•  HOME 
  •  BOOKS 
  •  WWP 
  •  DONATE 
  • Loading

Follow workers.org on
Twitter Facebook iGoogle

Medicaid cuts spell death for the poor

Published Oct 26, 2005 10:00 PM

In the British Medical Journal of Oct. 22, David Atkins and Ernest M. Moy of the Agency for Healthcare Research and Quality write, “The gap in health between white and black Americans has been estimated to cause 84,000 excess deaths a year in the United States, a virtual Katrina every week.... The same factors that placed the poorest residents of New Orleans in harm’s way—unemployment, poverty, neglect of communities, and alienation—contribute to health disparities for poor children and adults and those from minority groups throughout the United States.”

In a government that placed the needs of its people before profits, numbers like these would be a clarion call to ensure that everyone received adequate and effective health care and prevention. The U.S. government, however, is planning the exact opposite.

Florida to cut Medicaid spending

On Oct. 19 the Bush administration approved a plan for Florida that will limit spending for many of the 2.2 million people in that state who use Medicaid, the government’s health care program for the poor. Under the new plan, each recipient must enroll in a private health insurance plan—and if a recipient does not choose one, the state will select one for them.

Florida will then pay a monthly premium to the chosen private plan. However, there will be a ceiling on spending by the state per user—so that if a person’s health expenses were to exceed that limit, s/he could feasibly be charged for any additional services. Private companies will make many of the decisions as to just how much and what kinds of services are provided to individual users.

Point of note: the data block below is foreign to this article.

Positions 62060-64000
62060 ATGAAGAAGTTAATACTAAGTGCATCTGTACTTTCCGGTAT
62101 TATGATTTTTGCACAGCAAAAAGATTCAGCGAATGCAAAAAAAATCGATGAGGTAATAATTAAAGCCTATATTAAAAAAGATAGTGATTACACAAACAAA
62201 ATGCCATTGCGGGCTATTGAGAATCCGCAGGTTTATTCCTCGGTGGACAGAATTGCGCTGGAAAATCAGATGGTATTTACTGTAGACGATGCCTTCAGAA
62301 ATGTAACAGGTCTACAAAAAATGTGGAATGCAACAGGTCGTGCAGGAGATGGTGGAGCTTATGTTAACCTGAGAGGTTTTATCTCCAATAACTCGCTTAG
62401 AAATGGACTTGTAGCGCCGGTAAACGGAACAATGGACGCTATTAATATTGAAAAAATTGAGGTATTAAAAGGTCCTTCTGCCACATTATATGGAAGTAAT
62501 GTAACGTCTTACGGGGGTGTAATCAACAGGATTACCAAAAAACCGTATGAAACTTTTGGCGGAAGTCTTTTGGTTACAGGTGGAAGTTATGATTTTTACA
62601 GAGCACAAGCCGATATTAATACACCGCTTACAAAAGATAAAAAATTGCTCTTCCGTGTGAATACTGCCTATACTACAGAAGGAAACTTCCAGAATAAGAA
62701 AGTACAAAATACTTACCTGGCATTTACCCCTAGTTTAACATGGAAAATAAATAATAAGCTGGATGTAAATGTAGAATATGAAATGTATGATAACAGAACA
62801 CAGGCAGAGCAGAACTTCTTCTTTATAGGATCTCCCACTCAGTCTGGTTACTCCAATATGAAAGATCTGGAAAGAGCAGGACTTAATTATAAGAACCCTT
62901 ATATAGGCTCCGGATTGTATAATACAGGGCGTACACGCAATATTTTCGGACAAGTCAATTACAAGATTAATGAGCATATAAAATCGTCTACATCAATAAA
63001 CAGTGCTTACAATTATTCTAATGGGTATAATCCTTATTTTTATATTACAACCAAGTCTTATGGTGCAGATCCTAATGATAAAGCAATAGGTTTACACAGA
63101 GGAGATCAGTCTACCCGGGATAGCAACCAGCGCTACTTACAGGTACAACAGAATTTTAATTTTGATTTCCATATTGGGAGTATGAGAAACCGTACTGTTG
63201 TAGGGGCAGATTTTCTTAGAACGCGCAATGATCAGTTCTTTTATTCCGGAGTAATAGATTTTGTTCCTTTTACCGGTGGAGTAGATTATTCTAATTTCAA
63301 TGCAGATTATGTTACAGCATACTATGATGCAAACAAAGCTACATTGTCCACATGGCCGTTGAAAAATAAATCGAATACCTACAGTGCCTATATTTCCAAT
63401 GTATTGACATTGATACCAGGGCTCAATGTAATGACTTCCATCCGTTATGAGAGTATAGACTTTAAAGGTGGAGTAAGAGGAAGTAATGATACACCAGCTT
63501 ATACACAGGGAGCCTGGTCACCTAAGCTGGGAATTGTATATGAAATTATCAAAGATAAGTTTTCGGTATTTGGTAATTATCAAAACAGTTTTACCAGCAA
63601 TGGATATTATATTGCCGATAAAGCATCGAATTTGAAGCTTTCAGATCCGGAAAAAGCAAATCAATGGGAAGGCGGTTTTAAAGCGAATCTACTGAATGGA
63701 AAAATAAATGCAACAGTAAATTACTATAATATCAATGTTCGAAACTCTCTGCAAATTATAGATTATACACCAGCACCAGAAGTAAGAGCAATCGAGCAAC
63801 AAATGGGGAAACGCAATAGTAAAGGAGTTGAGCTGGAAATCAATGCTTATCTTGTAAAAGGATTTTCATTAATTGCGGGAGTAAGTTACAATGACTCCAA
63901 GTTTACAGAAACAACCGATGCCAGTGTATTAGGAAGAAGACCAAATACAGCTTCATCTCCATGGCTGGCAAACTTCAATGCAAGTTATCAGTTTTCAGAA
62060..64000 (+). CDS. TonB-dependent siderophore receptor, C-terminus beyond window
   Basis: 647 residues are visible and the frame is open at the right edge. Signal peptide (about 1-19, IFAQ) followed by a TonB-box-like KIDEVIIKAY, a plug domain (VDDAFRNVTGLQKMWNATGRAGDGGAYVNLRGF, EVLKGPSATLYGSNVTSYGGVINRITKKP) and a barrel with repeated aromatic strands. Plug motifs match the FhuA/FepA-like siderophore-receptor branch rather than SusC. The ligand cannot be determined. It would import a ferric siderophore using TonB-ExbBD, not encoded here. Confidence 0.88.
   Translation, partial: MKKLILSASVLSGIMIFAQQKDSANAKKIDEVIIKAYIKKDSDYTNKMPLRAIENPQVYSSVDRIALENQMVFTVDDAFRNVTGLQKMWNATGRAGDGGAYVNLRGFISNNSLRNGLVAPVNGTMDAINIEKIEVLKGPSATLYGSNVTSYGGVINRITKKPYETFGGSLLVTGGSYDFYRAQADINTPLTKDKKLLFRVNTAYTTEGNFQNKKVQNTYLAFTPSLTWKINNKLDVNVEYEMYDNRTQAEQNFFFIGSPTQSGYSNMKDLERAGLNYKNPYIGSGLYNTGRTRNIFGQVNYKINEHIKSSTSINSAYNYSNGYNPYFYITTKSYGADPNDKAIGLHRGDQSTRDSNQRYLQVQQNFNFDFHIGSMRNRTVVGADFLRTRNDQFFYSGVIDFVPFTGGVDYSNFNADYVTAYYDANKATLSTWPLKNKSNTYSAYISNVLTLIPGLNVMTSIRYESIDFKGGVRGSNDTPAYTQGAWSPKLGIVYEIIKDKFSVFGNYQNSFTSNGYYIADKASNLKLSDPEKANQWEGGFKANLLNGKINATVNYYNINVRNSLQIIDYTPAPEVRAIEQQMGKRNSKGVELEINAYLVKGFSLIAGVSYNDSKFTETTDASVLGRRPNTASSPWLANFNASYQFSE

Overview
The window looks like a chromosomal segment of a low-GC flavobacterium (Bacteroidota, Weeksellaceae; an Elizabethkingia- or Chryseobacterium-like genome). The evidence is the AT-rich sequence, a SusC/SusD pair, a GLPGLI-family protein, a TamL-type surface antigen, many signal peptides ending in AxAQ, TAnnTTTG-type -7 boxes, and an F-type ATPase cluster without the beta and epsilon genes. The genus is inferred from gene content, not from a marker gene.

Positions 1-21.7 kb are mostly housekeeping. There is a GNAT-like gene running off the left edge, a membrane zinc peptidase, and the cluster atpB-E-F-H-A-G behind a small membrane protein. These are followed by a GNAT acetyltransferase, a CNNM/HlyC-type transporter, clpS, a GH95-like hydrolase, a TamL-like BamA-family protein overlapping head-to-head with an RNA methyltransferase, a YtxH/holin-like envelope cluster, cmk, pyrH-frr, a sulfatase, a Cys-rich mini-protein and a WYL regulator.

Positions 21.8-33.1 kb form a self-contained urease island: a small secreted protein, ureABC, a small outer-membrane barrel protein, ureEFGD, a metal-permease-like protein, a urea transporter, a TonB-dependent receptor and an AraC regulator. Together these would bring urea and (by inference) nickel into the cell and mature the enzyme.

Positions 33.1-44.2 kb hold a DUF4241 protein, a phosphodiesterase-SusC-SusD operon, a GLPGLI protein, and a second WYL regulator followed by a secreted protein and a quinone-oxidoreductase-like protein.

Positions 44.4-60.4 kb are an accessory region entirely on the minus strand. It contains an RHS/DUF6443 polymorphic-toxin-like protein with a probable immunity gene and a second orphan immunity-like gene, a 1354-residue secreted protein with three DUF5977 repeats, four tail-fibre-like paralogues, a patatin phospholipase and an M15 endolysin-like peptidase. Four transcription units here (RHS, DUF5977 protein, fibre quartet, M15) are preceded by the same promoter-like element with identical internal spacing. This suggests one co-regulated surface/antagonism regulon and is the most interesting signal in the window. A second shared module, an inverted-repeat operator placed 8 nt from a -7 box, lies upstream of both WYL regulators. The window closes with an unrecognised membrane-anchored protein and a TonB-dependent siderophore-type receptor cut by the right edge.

According to the Oct. 20 New York Times, insurance plans will be allowed to limit “the amount, duration and scope” of services in ways that “current law does not permit.”

The Times reports that other states are already looking towards similar plans for Medicaid in their states. Medicaid serves over 50 million low-income people and is jointly financed by the state and federal governments.

Mandatory health care

In another attack on the many poor living in this country who cannot afford health care—and a boost to the profiteering health care industry—a bill is being written by Massachusetts House lawmakers that would make it mandatory for individuals to purchase health care. According to the Boston Globe, “lawmakers are still settling the details” of this bill—for instance, some politicians say they would like to exclude lower-income people from the requirement, while others, like Massachusetts Gov. Mitt Rom ney, want to apply the requirement for everyone, and punish those who can’t get insurance with tax penalties and even garnishment of their wages.

Lastly, an article in the Oct. 26 Wall Street Journal tells that both Senate and House Republicans are moving forward with bills that would cut $39 billion and $50 billion, respectively, from health and social service programs. House Repub licans, according to the Times, cite the cost of hurricane relief as the need to cut the budget, thus trying to pit one group of poor people against another.

At the time of this writing, costofwar. com calculates the cost of the Iraq war at $203.6 billion, which is enough to provide a year’s health insurance for almost 122 million children.